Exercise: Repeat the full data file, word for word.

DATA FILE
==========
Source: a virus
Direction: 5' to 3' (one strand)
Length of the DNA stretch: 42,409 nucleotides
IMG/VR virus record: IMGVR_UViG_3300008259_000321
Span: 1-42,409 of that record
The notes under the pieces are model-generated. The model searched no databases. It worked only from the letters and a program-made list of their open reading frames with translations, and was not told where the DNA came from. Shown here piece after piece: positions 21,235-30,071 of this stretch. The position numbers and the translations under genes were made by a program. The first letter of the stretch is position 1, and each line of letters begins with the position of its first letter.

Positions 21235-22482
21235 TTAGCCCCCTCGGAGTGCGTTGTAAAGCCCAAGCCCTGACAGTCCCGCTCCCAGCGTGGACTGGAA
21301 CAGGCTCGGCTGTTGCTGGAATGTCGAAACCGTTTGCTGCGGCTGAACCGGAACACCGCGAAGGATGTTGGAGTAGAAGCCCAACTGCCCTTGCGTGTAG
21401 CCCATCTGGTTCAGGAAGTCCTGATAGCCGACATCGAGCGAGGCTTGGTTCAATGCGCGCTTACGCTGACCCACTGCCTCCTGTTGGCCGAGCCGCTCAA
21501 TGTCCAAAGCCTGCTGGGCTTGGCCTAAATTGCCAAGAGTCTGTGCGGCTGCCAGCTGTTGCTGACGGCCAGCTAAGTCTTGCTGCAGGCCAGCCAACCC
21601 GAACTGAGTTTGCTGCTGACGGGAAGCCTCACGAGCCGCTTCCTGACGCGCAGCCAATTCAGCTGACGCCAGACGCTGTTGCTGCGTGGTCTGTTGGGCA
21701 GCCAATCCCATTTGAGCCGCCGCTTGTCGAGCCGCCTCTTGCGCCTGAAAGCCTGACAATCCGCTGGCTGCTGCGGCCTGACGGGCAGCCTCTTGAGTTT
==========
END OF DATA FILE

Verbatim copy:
Source: a virus
Direction: 5' to 3' (one strand)
Length of the DNA stretch: 42,409 nucleotides
IMG/VR virus record: IMGVR_UViG_3300008259_000321
Span: 1-42,409 of that record
The notes under the pieces are model-generated. The model searched no databases. It worked only from the letters and a program-made list of their open reading frames with translations, and was not told where the DNA came from. Shown here piece after piece: positions 21,235-30,071 of this stretch. The position numbers and the translations under genes were made by a program. The first letter of the stretch is position 1, and each line of letters begins with the position of its first letter.

Positions 21235-22482
21235 TTAGCCCCCTCGGAGTGCGTTGTAAAGCCCAAGCCCTGACAGTCCCGCTCCCAGCGTGGACTGGAA
21301 CAGGCTCGGCTGTTGCTGGAATGTCGAAACCGTTTGCTGCGGCTGAACCGGAACACCGCGAAGGATGTTGGAGTAGAAGCCCAACTGCCCTTGCGTGTAG
21401 CCCATCTGGTTCAGGAAGTCCTGATAGCCGACATCGAGCGAGGCTTGGTTCAATGCGCGCTTACGCTGACCCACTGCCTCCTGTTGGCCGAGCCGCTCAA
21501 TGTCCAAAGCCTGCTGGGCTTGGCCTAAATTGCCAAGAGTCTGTGCGGCTGCCAGCTGTTGCTGACGGCCAGCTAAGTCTTGCTGCAGGCCAGCCAACCC
21601 GAACTGAGTTTGCTGCTGACGGGAAGCCTCACGAGCCGCTTCCTGACGCGCAGCCAATTCAGCTGACGCCAGACGCTGTTGCTGCGTGGTCTGTTGGGCA
21701 GCCAATCCCATTTGAGCCGCCGCTTGTCGAGCCGCCTCTTGCGCCTGAAAGCCTGACAATCCGCTGGCTGCTGCGGCCTGACGGGCAGCCTCTTGAGTTT